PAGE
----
Laziness: the New Corporate Marketing Tool
Ned Flanders doesn’t believe in homeowner’s insurance because he sees it as a form of gambling: an activity strictly verboten in the Bible. For the rest of us, insurance is another way to mercilessly gouge you protect your investments on such things as a home, car, and Troy Polamalu’s hair. Basically, all of the bad decisions you make in your life (sorry, new home buyers circa 2006!). Well, now the stupid companies that tie their investments to the athletes that will surely fail them have a way out, too! It’s called “Disgrace Insurance, ” and I’m pretty sure it’s the laziest thing I’ve heard of since that guy Scott Hanson on the Red Zone channel (Ok, not really, but this brings up an interesting point: Scott is on television for seven straight hours on Sunday. Sometimes eight. When the hell does he use the can? There aren’t any commercials with Red Zone and it’s not like someone comes in to help him out. Does he just not eat or use the restroom for seven straight hours? Anyway, Scott, you are the man).
Back to Disgrace Insurance: say you’re AT&T. So, when you’re not charging people $100 a month to use their iPhones to make dropped calls, you like to host golf tournaments with Tiger Woods attached to them. A lot of people drop calls on their iPhones, so this means AT&T has lots of dough, which they give to Tiger to show up and do his thing on the course. In turn, this makes self-conscious folks feel pretty good: if AT&T pays the greatest golfer in the world a lot of money to shill, he must think dropping calls on your iPhone is pretty awesome; in fact, maybe they’ll actually switch carriers and cancel their Verizon service just to have that right to make dropped calls on iPhones (Additional side note: I wonder if Tiger did all of his sexting from an AT&T BlackBerry. Tiger’s little mishap last year was interesting if for no other reason than we finally received confirmation that he wasn’t really driving Buick Roadmasters. But we never found out if that infamous BlackBerry was AT&T’s or not. Personally, I think there is no way Tiger uses AT&T service or has ever sat in a Buick, much less driven one).
Now, because AT&T is lazy and doesn’t do the normal due diligence that any international billion dollar company should do, they paid Tiger all of this money in good faith that he’d be a positive representative of the company’s image. And because they are a bunch of pansies (or because they have toothless endorsement contracts) they are scared to sue him when he does go out and ruin his image, rendering the entire marketing campaign a failure (aside from the whole nasty contract breaching thing). Now, AT&T can support their failure to do due diligence (i.e., laziness) by collecting on Disgrace Insurance. Whose premiums were mostly paid for by loyal customers dropping calls on their $200 iPhones.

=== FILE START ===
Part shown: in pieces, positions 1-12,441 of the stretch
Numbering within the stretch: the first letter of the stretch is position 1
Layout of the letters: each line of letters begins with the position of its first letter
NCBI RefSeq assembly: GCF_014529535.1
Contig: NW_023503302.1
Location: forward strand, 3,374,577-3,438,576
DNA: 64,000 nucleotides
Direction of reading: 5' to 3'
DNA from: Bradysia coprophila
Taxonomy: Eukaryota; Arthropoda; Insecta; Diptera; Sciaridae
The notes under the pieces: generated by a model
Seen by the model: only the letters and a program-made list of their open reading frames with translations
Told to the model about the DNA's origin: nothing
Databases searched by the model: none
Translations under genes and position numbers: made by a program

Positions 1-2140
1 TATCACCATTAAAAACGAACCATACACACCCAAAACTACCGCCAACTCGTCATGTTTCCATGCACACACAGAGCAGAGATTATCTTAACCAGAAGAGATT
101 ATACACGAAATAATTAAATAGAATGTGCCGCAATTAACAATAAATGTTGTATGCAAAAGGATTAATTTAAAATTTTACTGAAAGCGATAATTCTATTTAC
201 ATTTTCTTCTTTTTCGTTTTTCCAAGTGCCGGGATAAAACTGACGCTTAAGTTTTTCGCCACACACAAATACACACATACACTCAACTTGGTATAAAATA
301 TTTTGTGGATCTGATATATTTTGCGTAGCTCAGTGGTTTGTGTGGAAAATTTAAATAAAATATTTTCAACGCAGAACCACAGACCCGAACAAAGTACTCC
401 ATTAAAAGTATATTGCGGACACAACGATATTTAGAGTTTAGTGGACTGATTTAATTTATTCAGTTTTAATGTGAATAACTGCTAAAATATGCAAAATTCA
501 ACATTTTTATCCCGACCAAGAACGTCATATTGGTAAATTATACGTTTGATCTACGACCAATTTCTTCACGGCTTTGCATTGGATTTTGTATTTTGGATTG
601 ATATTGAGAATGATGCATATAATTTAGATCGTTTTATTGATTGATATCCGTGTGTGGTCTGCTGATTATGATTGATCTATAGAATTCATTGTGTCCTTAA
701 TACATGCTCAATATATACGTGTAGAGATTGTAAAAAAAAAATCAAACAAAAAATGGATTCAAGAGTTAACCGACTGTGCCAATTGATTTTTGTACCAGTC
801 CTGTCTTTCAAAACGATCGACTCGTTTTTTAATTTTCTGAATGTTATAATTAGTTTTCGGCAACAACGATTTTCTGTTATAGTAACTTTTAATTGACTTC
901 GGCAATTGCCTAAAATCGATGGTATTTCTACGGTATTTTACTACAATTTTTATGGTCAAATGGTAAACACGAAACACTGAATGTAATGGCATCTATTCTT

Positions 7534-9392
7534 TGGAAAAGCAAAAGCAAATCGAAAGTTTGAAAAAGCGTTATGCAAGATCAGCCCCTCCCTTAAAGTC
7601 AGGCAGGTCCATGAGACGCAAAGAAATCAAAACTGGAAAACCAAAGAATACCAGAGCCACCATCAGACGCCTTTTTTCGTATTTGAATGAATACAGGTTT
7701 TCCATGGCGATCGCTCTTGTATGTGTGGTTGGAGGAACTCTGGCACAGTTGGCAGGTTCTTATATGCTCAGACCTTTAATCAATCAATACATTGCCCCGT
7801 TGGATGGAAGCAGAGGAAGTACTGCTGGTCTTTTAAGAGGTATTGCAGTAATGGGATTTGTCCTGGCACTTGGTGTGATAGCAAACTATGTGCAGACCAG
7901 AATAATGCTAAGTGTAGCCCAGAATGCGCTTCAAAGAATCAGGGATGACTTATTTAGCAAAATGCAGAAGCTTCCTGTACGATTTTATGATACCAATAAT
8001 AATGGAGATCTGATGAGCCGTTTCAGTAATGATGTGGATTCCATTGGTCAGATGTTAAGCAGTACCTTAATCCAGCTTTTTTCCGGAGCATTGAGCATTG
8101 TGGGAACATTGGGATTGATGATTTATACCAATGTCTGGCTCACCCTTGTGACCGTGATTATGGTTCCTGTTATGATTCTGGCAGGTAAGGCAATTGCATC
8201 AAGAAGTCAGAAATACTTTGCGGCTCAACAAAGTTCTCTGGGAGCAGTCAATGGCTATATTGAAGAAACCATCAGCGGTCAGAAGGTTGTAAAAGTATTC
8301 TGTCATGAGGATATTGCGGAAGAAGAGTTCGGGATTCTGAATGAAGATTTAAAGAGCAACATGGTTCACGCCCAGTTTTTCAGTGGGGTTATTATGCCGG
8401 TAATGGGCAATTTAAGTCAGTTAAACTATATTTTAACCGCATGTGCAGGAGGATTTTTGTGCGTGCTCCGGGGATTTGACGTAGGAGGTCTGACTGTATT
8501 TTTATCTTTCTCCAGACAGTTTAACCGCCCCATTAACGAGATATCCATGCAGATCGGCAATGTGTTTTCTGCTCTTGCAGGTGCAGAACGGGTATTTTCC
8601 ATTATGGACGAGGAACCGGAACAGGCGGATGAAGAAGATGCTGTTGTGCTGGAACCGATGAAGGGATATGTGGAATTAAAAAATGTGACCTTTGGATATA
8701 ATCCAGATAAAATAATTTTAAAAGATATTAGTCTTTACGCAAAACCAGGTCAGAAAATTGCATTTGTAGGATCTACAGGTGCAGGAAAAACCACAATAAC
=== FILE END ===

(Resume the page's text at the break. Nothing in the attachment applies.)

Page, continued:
If you can’t tell already, this is ridiculous to me. You run background checks on the employees you pay tens of thousands of dollars a year. How hard would it be to run a check on the athletes you pay hundreds of thousands of dollars a year? Especially when their lives are followed by hundreds of third-party sources on a daily basis? If you give money to Wayne Rooney to drink Coke, don’t you think there’s an inherent risk that he might head-butt his coach? Hey Wrangler Jeans, I’m guessing you had no idea that Brett Favre might be a little self-absorbed and somewhat of a flake?
Dear corporate marketing people,
Let me help you out here by giving you a list of professional athletes that should probably stay away from when it comes to hiring them for endorsement purposes:
- All of them.
Professional athletes are notoriously bad decision makers when it comes to their personal lives. Being young, rich, and famous does that to people. Do yourself a favor, skip over Tim Tebow (even Ned Flanders made a few mistakes along the way) and hire George Clooney to sell your iPhones and hock diet soda with fake lime juice. In the meantime, stop with this Disgrace Insurance nonsense, fix your damn cell phone towers and give me total cell phone coverage on the train. I don’t think that’s too much to ask.
And in the meantime, do me a favor and click on some of the ads to the right of this post. Duke needs a new iPhone.
Tagged with: Brett Favre • Buick Roadmaster • Dropped Calls • Duke's Christmas List • iPhone • Marketing • Ned Flanders • Scott Hanson • Sports Business • Tiger Woods • Wayne Rooney • When Corporate Marketing Goes Wrong • Wrangler Jeans
Filed under: Uncategorized
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